Memory Enhancers That May Be Unsafe
Before adding any memory supplements to your diet, have a pharmacist check for potential interactions with any drugs or supplements you're taking, advises Lausier.
"And, remember that 'natural' isn't always safe," she says. "When you think about nature, you often think of beautiful and harmless. But think about a lion and a wildebeest -- that's nature, too."
- Bacopa. Used for millennia in India, bacopa is an Ayurvedic herb that shows some promise for memory problems, says Lausier. But it is an example of a memory supplement that carries a higher risk of drug interactions. For this reason, she doesn't recommend using it until further study is conducted.
- DHEA. A hormone that declines with age, DHEA has garnered lots of interest. Taken long-term or in high doses, however, it may increase the risk for certain types of cancer, as well as other serious side effects.
As you evaluate other potential memory supplements, keep in mind that the FDA does not strictly regulate herbs and supplements. It treats them like foods rather than medications. Unlike drug manufacturers, the makers of supplements don’t have to show their products are safe or effective before selling them on the market.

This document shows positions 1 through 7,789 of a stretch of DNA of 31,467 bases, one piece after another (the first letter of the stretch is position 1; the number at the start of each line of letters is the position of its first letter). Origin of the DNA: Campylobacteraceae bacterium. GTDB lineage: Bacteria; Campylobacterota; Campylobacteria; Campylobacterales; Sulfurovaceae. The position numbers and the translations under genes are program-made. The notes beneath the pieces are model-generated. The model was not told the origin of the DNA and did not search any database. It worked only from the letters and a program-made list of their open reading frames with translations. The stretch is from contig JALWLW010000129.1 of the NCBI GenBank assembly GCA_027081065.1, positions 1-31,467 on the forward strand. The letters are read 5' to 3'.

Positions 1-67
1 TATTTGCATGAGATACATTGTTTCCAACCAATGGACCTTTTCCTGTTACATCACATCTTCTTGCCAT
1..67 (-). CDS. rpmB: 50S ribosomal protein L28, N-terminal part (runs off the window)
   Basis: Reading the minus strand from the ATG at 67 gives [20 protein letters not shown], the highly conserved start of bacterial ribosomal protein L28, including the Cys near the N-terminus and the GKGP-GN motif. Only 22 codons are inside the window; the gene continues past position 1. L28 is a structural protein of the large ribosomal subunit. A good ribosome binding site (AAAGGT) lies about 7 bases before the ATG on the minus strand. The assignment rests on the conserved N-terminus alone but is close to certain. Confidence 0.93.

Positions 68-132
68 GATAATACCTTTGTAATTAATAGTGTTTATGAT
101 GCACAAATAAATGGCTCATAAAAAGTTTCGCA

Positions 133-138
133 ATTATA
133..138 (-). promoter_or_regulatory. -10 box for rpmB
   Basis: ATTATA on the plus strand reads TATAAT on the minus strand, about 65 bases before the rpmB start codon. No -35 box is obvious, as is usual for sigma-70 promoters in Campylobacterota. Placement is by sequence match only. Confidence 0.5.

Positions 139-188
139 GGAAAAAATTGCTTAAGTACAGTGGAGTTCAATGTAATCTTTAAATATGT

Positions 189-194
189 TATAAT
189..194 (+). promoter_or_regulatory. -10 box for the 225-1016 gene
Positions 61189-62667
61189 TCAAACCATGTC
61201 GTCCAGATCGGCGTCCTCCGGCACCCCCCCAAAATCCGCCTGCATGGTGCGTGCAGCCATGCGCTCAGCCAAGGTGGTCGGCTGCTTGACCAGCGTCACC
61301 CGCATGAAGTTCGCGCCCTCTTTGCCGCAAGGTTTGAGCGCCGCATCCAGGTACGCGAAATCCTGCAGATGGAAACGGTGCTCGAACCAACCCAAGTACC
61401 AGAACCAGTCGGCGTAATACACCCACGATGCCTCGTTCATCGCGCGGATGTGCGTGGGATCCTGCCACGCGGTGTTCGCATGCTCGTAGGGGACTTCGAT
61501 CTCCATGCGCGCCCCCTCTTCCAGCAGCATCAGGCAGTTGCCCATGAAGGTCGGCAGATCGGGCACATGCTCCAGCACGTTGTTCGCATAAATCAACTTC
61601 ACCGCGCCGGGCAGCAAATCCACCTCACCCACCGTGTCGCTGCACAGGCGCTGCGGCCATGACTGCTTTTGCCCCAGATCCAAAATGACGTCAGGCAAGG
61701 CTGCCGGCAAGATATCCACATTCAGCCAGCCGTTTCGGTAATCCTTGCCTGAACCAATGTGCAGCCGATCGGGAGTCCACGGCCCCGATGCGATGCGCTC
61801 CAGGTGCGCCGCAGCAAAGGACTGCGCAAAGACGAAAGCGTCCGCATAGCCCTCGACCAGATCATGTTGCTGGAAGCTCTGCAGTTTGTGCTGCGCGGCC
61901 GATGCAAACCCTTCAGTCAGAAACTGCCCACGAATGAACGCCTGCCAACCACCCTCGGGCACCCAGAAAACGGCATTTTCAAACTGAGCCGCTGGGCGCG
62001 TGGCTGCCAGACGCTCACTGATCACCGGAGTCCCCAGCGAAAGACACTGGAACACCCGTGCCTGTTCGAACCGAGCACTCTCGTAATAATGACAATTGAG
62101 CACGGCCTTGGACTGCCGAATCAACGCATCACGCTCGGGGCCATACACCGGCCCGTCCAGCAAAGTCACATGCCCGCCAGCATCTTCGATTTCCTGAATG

This makes it harder for you to assess their strength, purity, and safety. Fugh-Berman advises doing your own research on effectiveness and adverse effects, using reliable, unbiased sources.
Changing Your Lifestyle, Enhancing Your Memory
While there is no specific diet to prevent Alzheimer's, studies have shown that a healthy diet may help lower the risk. Research has shown that the Mediterranean diet may lower the risk of developing Alzheimer's, and may even help prolong life in people with Alzheimer's. The Mediterranean diet has very little red meat. The diet focuses on fruits, vegetables, and nuts, with moderate amounts of dairy, fish, and poultry. Olive oil is an important source of healthy fats. Moderate amounts of alcohol, particularly wine, may also lower the risk of Alzheimer's. However, doctors don't recommend that people start drinking alcohol to prevent disease.
Researchers speculate that there may be a small protective quality of caffeine from the risk of dementia. But more research needs to be done in this area. In the meantime, Lausier recommends the "common sense" steps for enhancing your memory, such as not smoking and avoiding too much caffeine or alcohol. "Some of these changes may make more difference in the outcome than a lot of expensive drugs or supplements."